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Pfizer’s COVID-19 vaccine for kids would require different doses, dilution, storage

October 8, 2021

Editor’s note: For the latest news on COVID-19, visit http://bit.ly/AAPNewsCOVID19.

 

COVID-19 vaccines awaiting authorization for children ages 5-11 years will have different doses, dilution requirements and storage conditions than the vaccines currently available for adolescents and adults, according to Pfizer.

The AAP has updated its materials to help pediatricians prepare, and the American Medical Association (AMA) has released new Current Procedural Terminology (CPT) codes.

The COVID-19 vaccine manufactured by Pfizer and BioNTech is proposed to be given in two 10-microgram (mcg) doses administered 21 days apart. The dosage is one-third of the adolescent and adult dose.

The currently available vaccine product with a purple cap has not been studied in children under 12 and therefore should not be used for this age group.  The vaccine vials for ages 5-11 years will have orange caps and borders to differentiate them.

Each vial will have 10 doses and will need 1.3 milliliters (mL) of diluent under Pfizer’s preliminary plan. The vaccines would be stored for six months in an ultra-cold freezer or 10 weeks in a refrigerator, under Pfizer’s proposal. 

Investigators tested the lower-dose Pfizer-BioNTech vaccine in 2,268 children and announced in late September that their data demonstrate it is safe and produces a significant immune response.

The Food and Drug Administration’s (FDA’s) Vaccines and Related Biological Products Committee will meet Oct. 26 to discuss use of the Pfizer-BioNTech vaccine for this age group. The Centers for Disease Control and Prevention’s (CDC’s) Advisory Committee on Immunization Practices is expected to meet shortly after.

“We know from our vast experience with other pediatric vaccines that children are not small adults, and we will conduct a comprehensive evaluation of clinical trial data submitted in support of the safety and effectiveness of the vaccine used in a younger pediatric population, which may need a different dosage or formulation from that used in an older pediatric population or adults,” Acting FDA Commissioner Janet Woodcock, M.D., said in a news release.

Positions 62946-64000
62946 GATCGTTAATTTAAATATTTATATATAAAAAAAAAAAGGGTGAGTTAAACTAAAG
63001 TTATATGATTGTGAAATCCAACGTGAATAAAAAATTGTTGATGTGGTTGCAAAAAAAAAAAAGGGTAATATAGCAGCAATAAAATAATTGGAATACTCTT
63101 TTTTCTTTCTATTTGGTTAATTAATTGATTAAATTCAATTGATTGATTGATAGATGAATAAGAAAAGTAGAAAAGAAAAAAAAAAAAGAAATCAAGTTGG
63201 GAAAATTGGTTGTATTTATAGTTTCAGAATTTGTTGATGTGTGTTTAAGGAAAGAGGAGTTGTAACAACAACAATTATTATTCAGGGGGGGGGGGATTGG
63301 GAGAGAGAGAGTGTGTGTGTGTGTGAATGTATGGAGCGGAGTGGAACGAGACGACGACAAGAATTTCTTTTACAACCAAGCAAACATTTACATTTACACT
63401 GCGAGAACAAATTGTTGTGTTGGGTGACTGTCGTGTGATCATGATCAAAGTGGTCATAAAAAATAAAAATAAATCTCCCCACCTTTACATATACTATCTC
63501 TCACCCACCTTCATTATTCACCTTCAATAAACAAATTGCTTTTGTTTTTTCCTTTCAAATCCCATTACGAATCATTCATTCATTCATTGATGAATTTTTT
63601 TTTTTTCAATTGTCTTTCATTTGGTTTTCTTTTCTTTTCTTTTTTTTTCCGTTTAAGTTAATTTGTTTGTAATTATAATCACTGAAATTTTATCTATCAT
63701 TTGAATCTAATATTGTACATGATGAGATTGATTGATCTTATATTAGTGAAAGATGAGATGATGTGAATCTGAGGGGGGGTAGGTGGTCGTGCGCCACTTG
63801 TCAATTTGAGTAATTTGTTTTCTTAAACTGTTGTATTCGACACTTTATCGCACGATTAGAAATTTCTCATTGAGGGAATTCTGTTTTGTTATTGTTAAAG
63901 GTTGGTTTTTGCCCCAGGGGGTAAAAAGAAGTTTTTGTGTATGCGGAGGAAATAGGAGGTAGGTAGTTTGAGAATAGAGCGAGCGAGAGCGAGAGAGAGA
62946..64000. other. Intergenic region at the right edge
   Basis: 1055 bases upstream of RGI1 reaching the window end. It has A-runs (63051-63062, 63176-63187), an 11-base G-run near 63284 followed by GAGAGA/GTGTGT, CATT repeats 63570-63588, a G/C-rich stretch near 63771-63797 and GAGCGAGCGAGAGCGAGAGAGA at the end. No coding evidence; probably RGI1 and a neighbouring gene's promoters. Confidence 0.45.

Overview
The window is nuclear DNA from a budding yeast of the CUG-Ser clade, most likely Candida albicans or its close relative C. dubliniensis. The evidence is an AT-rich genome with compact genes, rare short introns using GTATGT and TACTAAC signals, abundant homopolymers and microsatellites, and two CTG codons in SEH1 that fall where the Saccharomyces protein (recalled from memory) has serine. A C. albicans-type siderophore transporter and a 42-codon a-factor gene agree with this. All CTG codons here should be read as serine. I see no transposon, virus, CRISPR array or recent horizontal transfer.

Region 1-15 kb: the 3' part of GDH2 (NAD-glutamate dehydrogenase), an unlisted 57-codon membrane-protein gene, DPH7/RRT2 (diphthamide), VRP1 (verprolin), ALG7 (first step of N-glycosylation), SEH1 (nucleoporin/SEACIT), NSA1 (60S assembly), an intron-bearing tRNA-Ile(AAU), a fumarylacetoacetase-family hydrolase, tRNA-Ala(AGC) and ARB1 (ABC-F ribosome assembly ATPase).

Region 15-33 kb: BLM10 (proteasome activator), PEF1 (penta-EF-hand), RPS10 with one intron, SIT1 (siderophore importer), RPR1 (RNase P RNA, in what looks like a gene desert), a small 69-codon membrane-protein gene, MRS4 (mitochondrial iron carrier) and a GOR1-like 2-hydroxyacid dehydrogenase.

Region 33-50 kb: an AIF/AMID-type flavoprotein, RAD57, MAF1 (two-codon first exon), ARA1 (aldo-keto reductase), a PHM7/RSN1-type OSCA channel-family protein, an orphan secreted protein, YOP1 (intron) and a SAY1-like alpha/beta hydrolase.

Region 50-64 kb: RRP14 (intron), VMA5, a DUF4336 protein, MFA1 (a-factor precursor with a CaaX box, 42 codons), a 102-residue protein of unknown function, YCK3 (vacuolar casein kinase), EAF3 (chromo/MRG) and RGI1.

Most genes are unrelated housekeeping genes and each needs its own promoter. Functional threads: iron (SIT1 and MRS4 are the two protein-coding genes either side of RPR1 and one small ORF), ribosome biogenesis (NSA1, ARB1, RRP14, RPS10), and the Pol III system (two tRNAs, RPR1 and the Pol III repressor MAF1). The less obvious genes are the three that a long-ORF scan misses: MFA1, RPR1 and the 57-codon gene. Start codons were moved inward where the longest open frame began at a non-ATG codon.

Nearly 5.9 million children have tested positive for COVID-19, according to data from the AAP and the Children’s Hospital Association. There have been nearly 850,000 new pediatric cases over the past four weeks.

About 45% of 12- to 17-year-olds in the U.S. are fully vaccinated, according to an AAP report. Pediatricians can get more information on signing up to be a vaccinator at https://bit.ly/2YwgcRN.  The AAP also has guidance for pediatricians on preparing for authorization, practice implementation and getting paid and has posted a list of frequently asked questions.

The AMA released new CPT codes related to COVID-19 vaccines for 5- to 11-year-olds.

Vaccine product code:

91307 Severe acute respiratory syndrome coronavirus 2 (SARS-CoV-2) (coronavirus disease [COVID-19]) vaccine, mRNA-LNP, spike protein, preservative free, 10 mcg/0.2 mL dosage, diluent reconstituted, tris-sucrose formulation, for intramuscular use

Vaccine administration codes:

0071A Immunization administration by intramuscular injection of severe acute respiratory syndrome coronavirus 2 (SARS-CoV-2) (coronavirus disease [COVID-19]) vaccine, mRNA-LNP, spike protein, preservative free, 10 mcg/0.2 mL dosage, diluent reconstituted, tris-sucrose formulation; first dose

0072A Immunization administration by intramuscular injection of severe acute respiratory syndrome coronavirus 2 (SARS-CoV-2) (coronavirus disease [COVID-19]) vaccine, mRNA-LNP, spike protein, preservative free, 10 mcg/0.2 mL dosage, diluent reconstituted, tris-sucrose formulation; second dose

In addition to the new vials for children ages 5-11 years, Pfizer hopes to roll out a new formulation for adolescents and adults that would not require dilution and would have the same storage requirements as vials for children. The formulation would need approval from the FDA.    

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